School in special measures ‘has begun to address issues’
- Credit: Archant
A village primary school in west Suffolk has been placed into “special measures” after it dropped from being ‘outstanding’ to ‘inadequate’ since its last full inspection.
Great Whelnetham CEVC Primary School, near Bury St Edmunds, was visited by Ofsted, the Government department for school inspections, in January - 11 years since a full inspection found it to be outstanding.
In the most recent inspection report Ofsted heavily criticised management at the school, saying leaders have been “too slow to address the decline in pupils’ achievement”, and found students’ progress to be inadequate, particularly in writing and maths.
The report said pupils’ progress in these subjects at the end of year six has been in the lowest 20% of schools for the past two years.
Governance at the school was also picked out for failures, with the report saying governors had not challenged leaders about the school’s poor performance.
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In 2017 a review of governance was carried out and a pre-warning notice was issued by the local authority, but “governors did not address the recommendations with rigour or urgency”.
While newly-appointed governors know what needs to improve, the inspector said they have not yet had sufficient time to make an impact.
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The school has been approached for comment.
A spokesperson for Suffolk County Council said: “Suffolk County Council is working closely with the leaders, including governors, at Great Whelnetham Church of England Primary School to support them to rapidly address the issues set out in the Ofsted report.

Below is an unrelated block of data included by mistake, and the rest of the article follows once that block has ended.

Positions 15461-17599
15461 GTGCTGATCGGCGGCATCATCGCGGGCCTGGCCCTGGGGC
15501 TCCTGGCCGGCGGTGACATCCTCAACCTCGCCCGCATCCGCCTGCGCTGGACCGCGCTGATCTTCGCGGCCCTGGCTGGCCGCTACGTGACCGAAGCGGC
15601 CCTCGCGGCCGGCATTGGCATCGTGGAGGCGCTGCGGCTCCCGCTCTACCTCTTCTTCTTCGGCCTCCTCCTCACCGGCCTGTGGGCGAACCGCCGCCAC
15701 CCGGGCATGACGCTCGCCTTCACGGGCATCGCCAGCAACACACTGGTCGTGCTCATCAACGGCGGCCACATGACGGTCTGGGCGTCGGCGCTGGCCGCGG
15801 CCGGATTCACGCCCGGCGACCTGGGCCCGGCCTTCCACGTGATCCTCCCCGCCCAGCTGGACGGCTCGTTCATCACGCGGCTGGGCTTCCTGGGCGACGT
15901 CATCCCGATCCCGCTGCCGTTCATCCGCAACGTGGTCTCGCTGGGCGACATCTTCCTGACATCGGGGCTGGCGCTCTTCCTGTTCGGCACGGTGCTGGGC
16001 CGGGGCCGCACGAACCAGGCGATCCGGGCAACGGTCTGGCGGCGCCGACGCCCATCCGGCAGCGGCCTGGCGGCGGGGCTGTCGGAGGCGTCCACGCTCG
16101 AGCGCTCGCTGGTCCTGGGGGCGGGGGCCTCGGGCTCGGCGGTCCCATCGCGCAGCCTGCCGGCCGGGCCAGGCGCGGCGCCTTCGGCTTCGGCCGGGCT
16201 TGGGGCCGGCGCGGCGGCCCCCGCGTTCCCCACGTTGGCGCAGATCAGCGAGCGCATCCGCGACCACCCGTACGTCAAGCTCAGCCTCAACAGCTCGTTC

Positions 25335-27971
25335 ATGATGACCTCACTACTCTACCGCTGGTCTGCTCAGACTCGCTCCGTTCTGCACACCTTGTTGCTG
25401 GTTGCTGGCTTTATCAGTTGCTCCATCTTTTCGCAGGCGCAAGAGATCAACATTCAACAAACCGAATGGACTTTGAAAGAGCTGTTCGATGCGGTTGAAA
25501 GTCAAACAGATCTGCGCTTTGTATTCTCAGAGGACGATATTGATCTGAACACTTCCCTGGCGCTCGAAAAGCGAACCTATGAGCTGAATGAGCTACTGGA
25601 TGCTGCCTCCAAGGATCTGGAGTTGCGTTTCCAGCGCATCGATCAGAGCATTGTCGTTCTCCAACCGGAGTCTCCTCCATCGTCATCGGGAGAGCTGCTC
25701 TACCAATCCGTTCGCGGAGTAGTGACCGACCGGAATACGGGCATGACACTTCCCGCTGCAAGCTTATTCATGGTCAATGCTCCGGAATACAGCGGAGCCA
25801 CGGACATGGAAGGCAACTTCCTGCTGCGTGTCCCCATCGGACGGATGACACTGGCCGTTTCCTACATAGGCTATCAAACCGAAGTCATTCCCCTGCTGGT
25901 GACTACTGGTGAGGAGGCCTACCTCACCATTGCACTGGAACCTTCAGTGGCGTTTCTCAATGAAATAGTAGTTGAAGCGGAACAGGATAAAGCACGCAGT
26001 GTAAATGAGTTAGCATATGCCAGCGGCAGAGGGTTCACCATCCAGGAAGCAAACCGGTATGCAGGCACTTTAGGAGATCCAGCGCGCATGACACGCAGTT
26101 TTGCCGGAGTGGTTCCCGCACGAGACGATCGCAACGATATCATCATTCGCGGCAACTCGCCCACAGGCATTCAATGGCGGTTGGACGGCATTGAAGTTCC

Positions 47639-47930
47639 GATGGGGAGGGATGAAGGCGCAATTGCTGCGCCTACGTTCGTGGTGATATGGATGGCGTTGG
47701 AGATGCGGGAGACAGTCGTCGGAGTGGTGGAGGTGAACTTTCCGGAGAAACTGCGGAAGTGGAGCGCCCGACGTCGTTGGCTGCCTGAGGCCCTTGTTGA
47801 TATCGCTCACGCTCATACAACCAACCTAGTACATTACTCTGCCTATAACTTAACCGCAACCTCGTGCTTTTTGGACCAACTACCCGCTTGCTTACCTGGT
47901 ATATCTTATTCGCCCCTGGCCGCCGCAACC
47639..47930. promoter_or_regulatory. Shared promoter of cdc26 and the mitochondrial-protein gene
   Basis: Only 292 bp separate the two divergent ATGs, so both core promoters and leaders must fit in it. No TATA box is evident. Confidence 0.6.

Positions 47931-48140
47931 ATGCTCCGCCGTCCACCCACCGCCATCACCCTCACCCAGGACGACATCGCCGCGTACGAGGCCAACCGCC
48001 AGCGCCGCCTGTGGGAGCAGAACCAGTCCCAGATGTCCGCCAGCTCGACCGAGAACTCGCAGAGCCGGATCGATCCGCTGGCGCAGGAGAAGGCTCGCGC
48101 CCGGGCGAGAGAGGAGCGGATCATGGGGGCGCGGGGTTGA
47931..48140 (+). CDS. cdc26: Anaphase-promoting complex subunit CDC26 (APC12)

“The school has begun to address these areas and with further support we are confident that the school leaders will make the improvements required, and that Ofsted will see evidence of this at the next inspection.”
The inspector found the quality of teaching, learning and assessment, outcomes for pupils and early years provision to all be inadequate, but pupils’ personal development, behaviour and welfare were good.
The report said teachers do not expect enough of their pupils and do not make effective use of assessment to ensure that activities are well planned to meet their needs, and added outcomes for disadvantaged pupils were “particularly poor”.
“Parents who spoke with the inspector all agreed that leaders provide a safe and nurturing environment. However, many of these parents expressed concerns about their children’s progress in learning and how well leaders communicated with them,” the report said.
It did say pupils’ achievement in reading is improving at key stage two.
The diocese was also approached for comment, as was Ofsted.